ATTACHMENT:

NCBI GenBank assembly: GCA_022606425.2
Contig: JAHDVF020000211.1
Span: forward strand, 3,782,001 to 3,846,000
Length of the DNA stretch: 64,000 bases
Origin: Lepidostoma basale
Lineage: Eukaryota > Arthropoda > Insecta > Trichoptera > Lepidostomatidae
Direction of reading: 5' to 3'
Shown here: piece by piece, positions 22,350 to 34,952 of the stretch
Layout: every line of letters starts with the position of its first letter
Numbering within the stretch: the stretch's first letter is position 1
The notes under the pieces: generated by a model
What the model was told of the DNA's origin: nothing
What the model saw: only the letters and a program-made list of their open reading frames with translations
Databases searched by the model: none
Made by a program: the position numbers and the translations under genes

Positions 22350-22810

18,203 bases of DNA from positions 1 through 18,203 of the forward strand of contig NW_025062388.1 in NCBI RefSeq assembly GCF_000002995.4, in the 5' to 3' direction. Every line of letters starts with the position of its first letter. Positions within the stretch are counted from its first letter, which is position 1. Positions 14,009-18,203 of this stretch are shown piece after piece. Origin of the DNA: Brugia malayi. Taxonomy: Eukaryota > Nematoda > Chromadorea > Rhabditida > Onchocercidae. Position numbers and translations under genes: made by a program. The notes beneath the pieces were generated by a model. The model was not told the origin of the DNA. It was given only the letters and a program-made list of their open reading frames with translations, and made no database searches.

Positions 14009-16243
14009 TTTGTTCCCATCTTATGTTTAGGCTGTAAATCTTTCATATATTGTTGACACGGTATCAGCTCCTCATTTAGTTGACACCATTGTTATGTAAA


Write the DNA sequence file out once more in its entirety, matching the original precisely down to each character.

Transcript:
NCBI GenBank assembly: GCA_022606425.2
Contig: JAHDVF020000211.1
Span: forward strand, 3,782,001 to 3,846,000
Length of the DNA stretch: 64,000 bases
Origin: Lepidostoma basale
Lineage: Eukaryota > Arthropoda > Insecta > Trichoptera > Lepidostomatidae
Direction of reading: 5' to 3'
Shown here: piece by piece, positions 22,350 to 34,952 of the stretch
Layout: every line of letters starts with the position of its first letter
Numbering within the stretch: the stretch's first letter is position 1
The notes under the pieces: generated by a model
What the model was told of the DNA's origin: nothing
What the model saw: only the letters and a program-made list of their open reading frames with translations
Databases searched by the model: none
Made by a program: the position numbers and the translations under genes

Positions 22350-22810

18,203 bases of DNA from positions 1 through 18,203 of the forward strand of contig NW_025062388.1 in NCBI RefSeq assembly GCF_000002995.4, in the 5' to 3' direction. Every line of letters starts with the position of its first letter. Positions within the stretch are counted from its first letter, which is position 1. Positions 14,009-18,203 of this stretch are shown piece after piece. Origin of the DNA: Brugia malayi. Taxonomy: Eukaryota > Nematoda > Chromadorea > Rhabditida > Onchocercidae. Position numbers and translations under genes: made by a program. The notes beneath the pieces were generated by a model. The model was not told the origin of the DNA. It was given only the letters and a program-made list of their open reading frames with translations, and made no database searches.

Positions 14009-16243
14009 TTTGTTCCCATCTTATGTTTAGGCTGTAAATCTTTCATATATTGTTGACACGGTATCAGCTCCTCATTTAGTTGACACCATTGTTATGTAAA